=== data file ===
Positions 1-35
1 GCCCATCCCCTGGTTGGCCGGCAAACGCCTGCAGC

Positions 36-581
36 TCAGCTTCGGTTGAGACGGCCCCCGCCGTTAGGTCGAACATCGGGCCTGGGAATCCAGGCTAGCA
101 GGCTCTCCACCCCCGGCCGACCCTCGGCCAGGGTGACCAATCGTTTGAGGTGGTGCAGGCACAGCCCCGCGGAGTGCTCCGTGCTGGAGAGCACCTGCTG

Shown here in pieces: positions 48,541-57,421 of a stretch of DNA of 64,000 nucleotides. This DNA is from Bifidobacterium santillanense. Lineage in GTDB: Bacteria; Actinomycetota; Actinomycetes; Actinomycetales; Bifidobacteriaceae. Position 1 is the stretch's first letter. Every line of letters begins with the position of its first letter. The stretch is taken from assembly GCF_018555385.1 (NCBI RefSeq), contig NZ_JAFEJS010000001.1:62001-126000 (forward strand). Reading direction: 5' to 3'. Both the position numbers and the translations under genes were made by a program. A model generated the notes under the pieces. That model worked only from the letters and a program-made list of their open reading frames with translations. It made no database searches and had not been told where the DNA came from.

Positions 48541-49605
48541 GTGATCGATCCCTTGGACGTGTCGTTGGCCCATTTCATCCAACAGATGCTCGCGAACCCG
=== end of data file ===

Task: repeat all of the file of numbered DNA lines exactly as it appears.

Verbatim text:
Positions 1-35
1 GCCCATCCCCTGGTTGGCCGGCAAACGCCTGCAGC

Positions 36-581
36 TCAGCTTCGGTTGAGACGGCCCCCGCCGTTAGGTCGAACATCGGGCCTGGGAATCCAGGCTAGCA
101 GGCTCTCCACCCCCGGCCGACCCTCGGCCAGGGTGACCAATCGTTTGAGGTGGTGCAGGCACAGCCCCGCGGAGTGCTCCGTGCTGGAGAGCACCTGCTG

Shown here in pieces: positions 48,541-57,421 of a stretch of DNA of 64,000 nucleotides. This DNA is from Bifidobacterium santillanense. Lineage in GTDB: Bacteria; Actinomycetota; Actinomycetes; Actinomycetales; Bifidobacteriaceae. Position 1 is the stretch's first letter. Every line of letters begins with the position of its first letter. The stretch is taken from assembly GCF_018555385.1 (NCBI RefSeq), contig NZ_JAFEJS010000001.1:62001-126000 (forward strand). Reading direction: 5' to 3'. Both the position numbers and the translations under genes were made by a program. A model generated the notes under the pieces. That model worked only from the letters and a program-made list of their open reading frames with translations. It made no database searches and had not been told where the DNA came from.

Positions 48541-49605
48541 GTGATCGATCCCTTGGACGTGTCGTTGGCCCATTTCATCCAACAGATGCTCGCGAACCCG